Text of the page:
Here is an excerpt from an article by Cheryl Yeoh for LinkedIn Pulse. To read the complete article and check out others, please click here.
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A few months ago, I received an email from the Lester Knight Scholarship and Rolband Fellowship Fund that funded my Masters in Engineering at Cornell University in New York. The founder of the scholarship fund asked former recipients to chip in, and I ended up contributing because without it, I’d never be where I am today. Similarly, one of the reasons I returned to Malaysia to build the startup ecosystem here is my way of giving back to the country, as a government JPA scholar myself. I believe that recognising all the parties that have attributed to your success reinforces a virtuous cycle of gratefulness and good deed.
People say that part of being successful in business is to be likable, and I cannot agree more. Likable people will attract others who will volunteer their time and resources to help them be successful. When I look back at my early startup days, many people went out of their way to support me, often times for nothing in return because they liked my grit and passion as an entrepreneur. Likeable people are humble, willing to learn, hardworking, and persistent. They do their research beforehand and ask intelligent questions. They also offer to help or add value, before they ask for help.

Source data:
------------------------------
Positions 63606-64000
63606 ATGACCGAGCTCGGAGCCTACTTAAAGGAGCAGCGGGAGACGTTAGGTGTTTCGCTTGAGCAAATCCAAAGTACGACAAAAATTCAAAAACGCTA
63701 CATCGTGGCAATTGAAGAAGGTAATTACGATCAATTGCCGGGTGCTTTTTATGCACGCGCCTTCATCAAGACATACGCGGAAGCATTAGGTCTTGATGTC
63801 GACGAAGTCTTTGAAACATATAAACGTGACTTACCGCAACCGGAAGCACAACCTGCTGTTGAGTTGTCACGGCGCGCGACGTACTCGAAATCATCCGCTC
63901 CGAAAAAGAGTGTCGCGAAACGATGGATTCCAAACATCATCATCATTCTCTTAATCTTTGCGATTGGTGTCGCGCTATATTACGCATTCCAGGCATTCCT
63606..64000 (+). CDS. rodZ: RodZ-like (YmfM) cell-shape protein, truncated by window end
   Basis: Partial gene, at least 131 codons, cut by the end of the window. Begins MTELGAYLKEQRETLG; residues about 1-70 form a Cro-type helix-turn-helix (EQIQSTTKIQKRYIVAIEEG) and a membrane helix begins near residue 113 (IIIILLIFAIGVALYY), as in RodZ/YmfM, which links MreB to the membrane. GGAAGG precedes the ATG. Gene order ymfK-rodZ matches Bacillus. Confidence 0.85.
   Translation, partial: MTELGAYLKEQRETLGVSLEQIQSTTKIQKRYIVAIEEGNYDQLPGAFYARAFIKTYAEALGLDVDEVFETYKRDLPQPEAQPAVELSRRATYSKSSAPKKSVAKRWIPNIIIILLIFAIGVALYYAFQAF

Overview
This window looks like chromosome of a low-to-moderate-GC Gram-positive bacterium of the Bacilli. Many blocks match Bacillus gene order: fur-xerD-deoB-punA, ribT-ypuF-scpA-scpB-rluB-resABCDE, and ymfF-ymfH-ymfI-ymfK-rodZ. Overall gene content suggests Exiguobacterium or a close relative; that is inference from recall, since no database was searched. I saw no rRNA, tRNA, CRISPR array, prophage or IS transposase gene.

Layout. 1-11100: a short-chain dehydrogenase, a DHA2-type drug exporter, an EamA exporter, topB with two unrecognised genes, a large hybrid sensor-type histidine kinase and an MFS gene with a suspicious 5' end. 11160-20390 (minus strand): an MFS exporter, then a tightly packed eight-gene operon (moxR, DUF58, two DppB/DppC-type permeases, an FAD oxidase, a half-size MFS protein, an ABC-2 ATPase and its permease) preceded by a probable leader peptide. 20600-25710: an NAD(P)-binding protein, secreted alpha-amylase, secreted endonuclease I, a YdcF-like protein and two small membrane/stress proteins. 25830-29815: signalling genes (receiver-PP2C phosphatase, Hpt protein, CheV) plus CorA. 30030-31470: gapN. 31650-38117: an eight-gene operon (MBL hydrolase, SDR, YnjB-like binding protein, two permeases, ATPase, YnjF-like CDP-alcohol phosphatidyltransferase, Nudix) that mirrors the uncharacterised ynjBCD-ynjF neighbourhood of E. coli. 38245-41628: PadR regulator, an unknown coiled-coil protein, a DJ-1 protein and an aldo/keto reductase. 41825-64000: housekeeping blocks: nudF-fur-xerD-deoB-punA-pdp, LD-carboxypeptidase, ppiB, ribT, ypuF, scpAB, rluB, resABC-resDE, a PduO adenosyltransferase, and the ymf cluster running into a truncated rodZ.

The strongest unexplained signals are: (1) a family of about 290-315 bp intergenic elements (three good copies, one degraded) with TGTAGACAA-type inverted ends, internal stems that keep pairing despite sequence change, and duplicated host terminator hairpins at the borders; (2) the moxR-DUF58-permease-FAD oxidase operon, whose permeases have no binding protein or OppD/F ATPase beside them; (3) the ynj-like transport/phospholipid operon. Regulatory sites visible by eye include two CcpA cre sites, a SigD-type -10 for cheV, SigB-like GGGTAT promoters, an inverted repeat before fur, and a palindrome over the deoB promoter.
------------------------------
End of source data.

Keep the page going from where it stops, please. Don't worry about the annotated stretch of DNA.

Misconceptions About Mentoring
Firstly, it’s time for them to come out and #doyourpart. Secondly, the truth is that we don’t always need successful people to mentor us. When I started up in New York, we had a similar lack of mentors in the NY tech scene and many of us ended up peer-mentoring each other, which actually worked wonders.
Mentees should not expect mentors to give miraculous answers that will solve all their problems. Mentoring is really about building a two-way relationship where both parties derive something from each other and gain the satisfaction in knowing they’ve added or derived value. Generally, good “mentors” subscribe to the Socratic method and will ask deliberate questions so that the other person can ponder and think from different perspectives to help with decision-making.
Therefore, what entrepreneurs really need is a room full of smart people who are not in their day-to-day network to bounce ideas off each other, leverage different experiences and perspectives, and share challenges. Usually, verbalizing the problem statement is already half the problem solved. And that’s why we need the startup community to come out and talk to each other more. Too many Malaysian entrepreneurs are too cocooned up and don’t get enough of these valuable interactions.
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Here is a direct link to the complete article.
Cheryl Yeoh is CEO, Malaysian Global Innovation & Creativity Center (MaGIC), Formerly Walmart Labs via Reclip It, and based in Kuala Lumpur, Malaysia.